Brutoco for President!
His essay last week on the oppressive travesty of the California Utilities’ profit-grab to punish small-scale solar adopters is incisive, intensely angry, and wholly alarming.
Not to mention using a great metaphor in “Jabberwocky!”
(English majors always appreciate an apt literary reference to make a mockery of something so absurd as this “plan.”)
So, thank you for your highly infectious outrage, Mr. Brutoco.
We need it now, we need the Governor to “catch” it, and it needs to become the next “pandemic.”
Please, do send your article to Newsom, from all of us.
I’ll sign the petition. Let’s create one.
Between a Rock and a Hard Place
On Friday January 21, 2022 my friend and I took a hike up Hot Springs Trail. On the way to the trail, we witnessed two gardeners’ trucks jutting way out into East Mountain Drive, next to the first driveway off the southeast corner of East Mountain Drive and Hot Springs Road. Printed on the side was “Superior Landscaping.” When we came back about an hour and a half later, one of the trucks was still sticking out. On Tuesday, January 25, a truck belonging to Superior Landscaping was sticking out there again, and this time a gardener was nearby. He told me he parks there for four hours. He explained to me that the owner didn’t like the vehicle to be in the driveway. I suggested moving the rocks placed right next to the road. He replied the owner didn’t want him to do that.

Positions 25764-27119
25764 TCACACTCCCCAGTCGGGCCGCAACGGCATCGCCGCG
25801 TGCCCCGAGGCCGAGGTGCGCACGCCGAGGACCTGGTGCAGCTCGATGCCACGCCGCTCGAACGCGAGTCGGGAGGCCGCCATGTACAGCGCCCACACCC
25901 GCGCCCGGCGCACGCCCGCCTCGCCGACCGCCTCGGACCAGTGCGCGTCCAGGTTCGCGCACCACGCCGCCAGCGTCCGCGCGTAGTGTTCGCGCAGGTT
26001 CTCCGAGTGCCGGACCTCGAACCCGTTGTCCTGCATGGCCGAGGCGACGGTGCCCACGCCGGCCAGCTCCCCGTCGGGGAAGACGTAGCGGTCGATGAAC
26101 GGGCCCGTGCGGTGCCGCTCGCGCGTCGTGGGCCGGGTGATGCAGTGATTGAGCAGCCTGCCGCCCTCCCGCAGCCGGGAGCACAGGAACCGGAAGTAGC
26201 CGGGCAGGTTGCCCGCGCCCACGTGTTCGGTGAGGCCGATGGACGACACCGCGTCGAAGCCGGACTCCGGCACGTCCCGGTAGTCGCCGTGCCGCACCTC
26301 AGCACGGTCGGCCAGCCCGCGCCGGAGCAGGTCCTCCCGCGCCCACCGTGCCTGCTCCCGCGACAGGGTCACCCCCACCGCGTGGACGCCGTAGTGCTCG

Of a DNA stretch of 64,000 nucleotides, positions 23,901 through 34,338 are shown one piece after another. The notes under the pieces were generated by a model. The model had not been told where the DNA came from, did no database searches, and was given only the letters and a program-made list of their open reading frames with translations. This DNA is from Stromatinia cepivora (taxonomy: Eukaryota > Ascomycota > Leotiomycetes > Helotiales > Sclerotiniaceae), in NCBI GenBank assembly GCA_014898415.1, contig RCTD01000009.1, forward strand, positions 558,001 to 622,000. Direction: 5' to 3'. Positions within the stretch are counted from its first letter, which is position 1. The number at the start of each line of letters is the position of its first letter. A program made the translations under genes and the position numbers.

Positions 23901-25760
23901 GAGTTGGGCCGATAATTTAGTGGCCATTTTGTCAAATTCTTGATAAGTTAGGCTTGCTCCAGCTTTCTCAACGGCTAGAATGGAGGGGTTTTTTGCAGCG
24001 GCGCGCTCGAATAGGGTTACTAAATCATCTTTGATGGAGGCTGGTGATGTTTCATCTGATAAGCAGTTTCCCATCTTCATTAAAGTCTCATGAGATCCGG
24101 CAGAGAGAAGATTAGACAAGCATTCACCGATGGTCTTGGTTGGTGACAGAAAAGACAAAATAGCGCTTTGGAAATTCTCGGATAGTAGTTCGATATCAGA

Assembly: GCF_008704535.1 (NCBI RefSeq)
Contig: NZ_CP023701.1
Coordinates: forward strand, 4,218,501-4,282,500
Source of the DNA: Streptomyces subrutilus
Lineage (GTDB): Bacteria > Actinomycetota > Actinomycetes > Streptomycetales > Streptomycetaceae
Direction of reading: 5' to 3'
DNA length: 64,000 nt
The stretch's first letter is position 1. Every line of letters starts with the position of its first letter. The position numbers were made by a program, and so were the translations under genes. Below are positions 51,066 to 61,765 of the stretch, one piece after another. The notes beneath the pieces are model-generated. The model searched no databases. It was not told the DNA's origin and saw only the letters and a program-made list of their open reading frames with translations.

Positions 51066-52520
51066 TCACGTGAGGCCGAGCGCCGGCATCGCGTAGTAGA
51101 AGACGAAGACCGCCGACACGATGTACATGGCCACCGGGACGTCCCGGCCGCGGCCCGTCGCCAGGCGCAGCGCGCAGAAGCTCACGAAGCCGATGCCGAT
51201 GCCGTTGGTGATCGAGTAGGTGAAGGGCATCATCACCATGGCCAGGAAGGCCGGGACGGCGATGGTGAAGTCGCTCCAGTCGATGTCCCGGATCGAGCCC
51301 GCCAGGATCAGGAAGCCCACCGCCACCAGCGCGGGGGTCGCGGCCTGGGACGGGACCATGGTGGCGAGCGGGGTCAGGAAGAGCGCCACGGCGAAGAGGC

The rocks are clearly in the public right of way, and make it impossible for hikers to park off Mountain Drive. When a hiker’s vehicle sticks out, local residents have been calling the sheriff’s office, and the vehicle is subsequently ticketed. But nothing happens to the gardeners’ cars.
I asked the gardener what the address was since none was displayed. He explained it was a huge estate and that the main entrance was around the corner on Hot Springs Road. A sign said, “Deliveries and Service, Top of the Block, Right Turn First Gate.” I had met the gardener at the service entrance.
The line of rocks placed next to East Mountain Drive begins right at the junction. Their presence makes it impossible for hikers to park while preserving parking for gardeners and other workers of the estate.